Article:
First Amendment Architecture Online Symposium
Next week, the Stanford Technology Law Review is holding its “First Amendment Challenges in the Digital Age” conference in celebration of its 15th year anniversary. One of the panels will center on Marvin Ammori’s First Amendment Architecture article and the important concerns that he raises about doctrine and normative theory concerning speech spaces in our networked environment. At CoOp, we will participate in that discussion online, bringing together guest blogger Marvin Ammori with thought leaders (and guest bloggers) Marc Blitz, Brett Frischmann, Gregory Magarian, Zephyr Teachout, and Tim Zick to discuss Marvin’s article and broader concerns about expressive spaces in the twenty-first century.
We will be holding an online symposium on Julie Cohen’s Configuring the Networked Self in March as well as one on Brett Frischmann’s book on Infrastructure (forthcoming Oxford University Press). Hopefully, we can do the same for Tim Zick’s book on The Cosmopolitan First Amendment (forthcoming Cambridge University Press 2013). This discussion will be a terrific way to begin our long-term commitment to thinking through what architecture means and should mean for civil liberties.
Here’s the abstract for Marvin’s article:
The right to free speech is meaningless without some place to exercise it. But constitutional scholarship generally overlooks the role of judicial doctrines in ensuring the availability of spaces for speech. Indeed, when scholarship addresses doctrines that are explicitly concerned with speech spaces such as public forums and media or Internet forums, it generally marginalizes these doctrines as “exceptions” to standard First Amendment analysis. By overlooking or marginalizing these decisions, scholarship has failed to explicate the logic underlying important doctrinal areas and what these areas reveal about the First Amendment’s normative underpinnings.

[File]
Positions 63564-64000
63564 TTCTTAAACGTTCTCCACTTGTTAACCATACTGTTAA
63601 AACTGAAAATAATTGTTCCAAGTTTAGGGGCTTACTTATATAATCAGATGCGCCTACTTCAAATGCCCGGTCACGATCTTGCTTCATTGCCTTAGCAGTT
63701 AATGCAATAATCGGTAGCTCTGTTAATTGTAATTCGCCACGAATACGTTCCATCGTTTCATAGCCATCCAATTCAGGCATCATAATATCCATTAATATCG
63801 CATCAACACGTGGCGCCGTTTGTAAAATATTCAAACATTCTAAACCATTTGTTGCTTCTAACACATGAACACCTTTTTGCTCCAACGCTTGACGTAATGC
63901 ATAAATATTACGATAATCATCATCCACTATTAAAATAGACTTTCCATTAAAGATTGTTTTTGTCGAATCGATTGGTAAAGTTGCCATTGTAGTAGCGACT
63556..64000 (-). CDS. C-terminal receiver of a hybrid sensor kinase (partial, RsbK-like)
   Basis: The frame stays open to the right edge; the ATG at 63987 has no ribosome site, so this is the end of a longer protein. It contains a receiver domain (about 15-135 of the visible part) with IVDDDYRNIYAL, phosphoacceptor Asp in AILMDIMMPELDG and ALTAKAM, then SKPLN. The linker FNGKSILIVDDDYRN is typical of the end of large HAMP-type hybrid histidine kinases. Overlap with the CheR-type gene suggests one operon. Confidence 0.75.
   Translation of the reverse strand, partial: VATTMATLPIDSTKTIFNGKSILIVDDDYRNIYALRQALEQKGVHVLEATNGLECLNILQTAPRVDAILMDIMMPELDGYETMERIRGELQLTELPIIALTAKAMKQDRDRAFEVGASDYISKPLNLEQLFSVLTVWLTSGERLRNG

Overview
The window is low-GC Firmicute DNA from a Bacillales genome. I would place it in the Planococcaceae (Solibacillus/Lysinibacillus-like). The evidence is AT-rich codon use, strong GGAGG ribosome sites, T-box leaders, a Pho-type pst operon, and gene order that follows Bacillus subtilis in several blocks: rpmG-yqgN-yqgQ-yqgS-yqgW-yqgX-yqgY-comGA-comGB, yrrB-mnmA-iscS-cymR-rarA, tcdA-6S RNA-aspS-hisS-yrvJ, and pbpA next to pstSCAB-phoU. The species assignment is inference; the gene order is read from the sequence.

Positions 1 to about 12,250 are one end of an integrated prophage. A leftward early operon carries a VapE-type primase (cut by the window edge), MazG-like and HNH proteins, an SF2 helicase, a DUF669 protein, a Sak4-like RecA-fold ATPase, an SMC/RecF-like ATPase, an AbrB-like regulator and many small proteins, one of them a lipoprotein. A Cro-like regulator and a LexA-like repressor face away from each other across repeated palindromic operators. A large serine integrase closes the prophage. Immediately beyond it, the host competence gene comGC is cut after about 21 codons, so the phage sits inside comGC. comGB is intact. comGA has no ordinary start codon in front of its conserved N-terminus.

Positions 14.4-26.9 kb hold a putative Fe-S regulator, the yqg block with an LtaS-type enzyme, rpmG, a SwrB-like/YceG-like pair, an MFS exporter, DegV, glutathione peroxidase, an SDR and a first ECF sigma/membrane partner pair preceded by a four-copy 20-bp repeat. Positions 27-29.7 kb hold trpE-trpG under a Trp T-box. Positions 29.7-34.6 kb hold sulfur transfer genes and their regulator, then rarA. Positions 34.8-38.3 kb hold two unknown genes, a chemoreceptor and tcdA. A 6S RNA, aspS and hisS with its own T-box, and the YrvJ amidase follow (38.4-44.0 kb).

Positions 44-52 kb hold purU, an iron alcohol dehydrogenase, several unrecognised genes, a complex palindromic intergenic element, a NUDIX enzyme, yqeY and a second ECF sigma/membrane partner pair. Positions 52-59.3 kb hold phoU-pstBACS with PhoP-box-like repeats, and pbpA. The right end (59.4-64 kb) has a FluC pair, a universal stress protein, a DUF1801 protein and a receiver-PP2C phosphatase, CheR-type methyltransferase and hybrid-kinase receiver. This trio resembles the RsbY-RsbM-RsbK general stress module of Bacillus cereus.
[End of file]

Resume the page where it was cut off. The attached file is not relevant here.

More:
This Article adopts a different interpretive approach. It identifies and interprets the Court’s role in ensuring, requiring, or permitting government to make spaces available for speech. Across a range of physical and virtual spaces, the Article identifies five persistent judicial principles evident in precedent and practice that require or permit government to ensure spaces to further particular, substantive speech-goals.
Further, rather than quarantining these speech-principles as exceptions to the standard analysis, this Article explores the significance of these principles for “core” speech doctrine and theory. The resulting analysis poses fundamental challenges to conventional wisdom about the First Amendment and the normative principles generally believed evident in doctrine. Consequently, the Article provides timely guidance for legislators and judges, particularly for shaping access to the technology-enabled virtual spaces increasingly central to Americans’ discourse.